The hospitals walls were all painted the standard hospital eggshell white. A purple wallpaper border about two and a half feet wide was stretched over each wall slightly below the half height mark. Every place that wasn’t already occupied by a gurney, or a cart, or some sight of storage for medical device was a plant, and each desk had atleast one plant on top of it. Joshua briefly wondered whose job it was to wash all these plants and then he began to imagine that at night when everyone was asleep a janitor stood underneath the fire sprinklers with a lighter and let them burst and water all of the plants at the same time. Joshua was only twenty five yet had spent enough time in hospitals that he already new there interiors well, which was saying allot considering his condition.

Hospitals were always a place Joshua was uncomfortable in. They were too clean for him. Whenever Joshua was in one he always had the urge to move a cart or tip over a flower pot, something to make them less plastic.

The doctors had just gotten through explaining the procedure. Joshua was nervous but knew this was his best option. His was a rare case of Family Alzheimer’s. Usually people don’t start seeing signs until they are thirty or older. Joshua’s began when he was twenty three. It was slow at first, his coworkers and girlfriend blamed it on his lack of sleep. Joshua would have a hard time recalling facts, could easily become confused, and his usual daily work took him much longer. Then one day after work he drove back to his parents place instead of his apartment. It took his parents twenty minutes to help him remember that he had moved out almost four years ago, they assumed he had hit his head and was concussed which is why they took him to the doctor. That was when it was first diagnosed. His girlfriend took it the hardest, but she also put in the most hours trying to fix it. She was the one who stumbled upon the experimental procedures that the University medical center were conducting. Doctors had walked Joshua through the procedure a thousand times but all he could remember was that some hormone or protein was being injected into his brain, he thought it was called cytokine.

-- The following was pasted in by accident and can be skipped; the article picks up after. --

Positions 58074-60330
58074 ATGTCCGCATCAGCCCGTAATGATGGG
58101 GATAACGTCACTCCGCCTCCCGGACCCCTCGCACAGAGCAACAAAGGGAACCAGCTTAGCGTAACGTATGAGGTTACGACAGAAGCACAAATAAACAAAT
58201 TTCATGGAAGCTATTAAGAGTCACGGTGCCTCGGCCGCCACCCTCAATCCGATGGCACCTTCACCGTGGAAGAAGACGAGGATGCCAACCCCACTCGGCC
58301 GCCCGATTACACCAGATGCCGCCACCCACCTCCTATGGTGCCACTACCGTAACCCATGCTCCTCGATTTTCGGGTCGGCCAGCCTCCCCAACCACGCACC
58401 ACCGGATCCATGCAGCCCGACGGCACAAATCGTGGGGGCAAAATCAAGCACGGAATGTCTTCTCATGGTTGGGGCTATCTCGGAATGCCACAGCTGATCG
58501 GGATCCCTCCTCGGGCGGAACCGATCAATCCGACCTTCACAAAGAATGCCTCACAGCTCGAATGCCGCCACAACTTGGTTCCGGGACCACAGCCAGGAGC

The doctors had left Joshua one of those thin paper hospital robes. As he took off his clothes he kept sneaking glimpses at his girlfriend hoping she would be looking back at him, every time he was disappointed to find her eyes stuck to the ground, he wondered if she was nervous to.

He had seen his mother once go in for a root canal and before the anesthesia made her fall asleep she slipped into hysteria, laughing, spilling secrets and intimate thoughts. Joshua didn’t want to be made a fool before he went into brain surgery. If he didn’t make it he at least wanted to be remembered as someone who went under brave and in control of his life. So he wrapped his hands around his chest and began to massage his armpits. Something, anything to keep his mind as alert as possible until he went under.

The doctor who had invented the procedure first attempted it on his wife. The doctors wife had been a watch collector before she was diagnosed with the disease. As they disease deteriorated her brain she was no longer able to repair and restore the intricate parts of pocket watches and had to give up her hobby. After the operation the doctor gave his wife a small golden pocket watch. The face a tarnished brown from years of finger grease. On the back was inscribed “D+M”. Every morning the doctor would ask his wife to take the watch apart. To place the individual parts around the house, and then as the day goes by to go around and try and put the watch back together. For the first few weeks the doctor would come home and the wife would have forgotten about the watch entirely. The doctor and her when then spend there nights scavenging the house trying to find the lost pieces. After a month she would remember that she had taken the watch apart, and was beginning to find one or two pieces. After three months she could find most of the pieces, and after almost a year she was able to put the watch back together entirely. One night almost a year and a half after the surgery she looked at the doctor,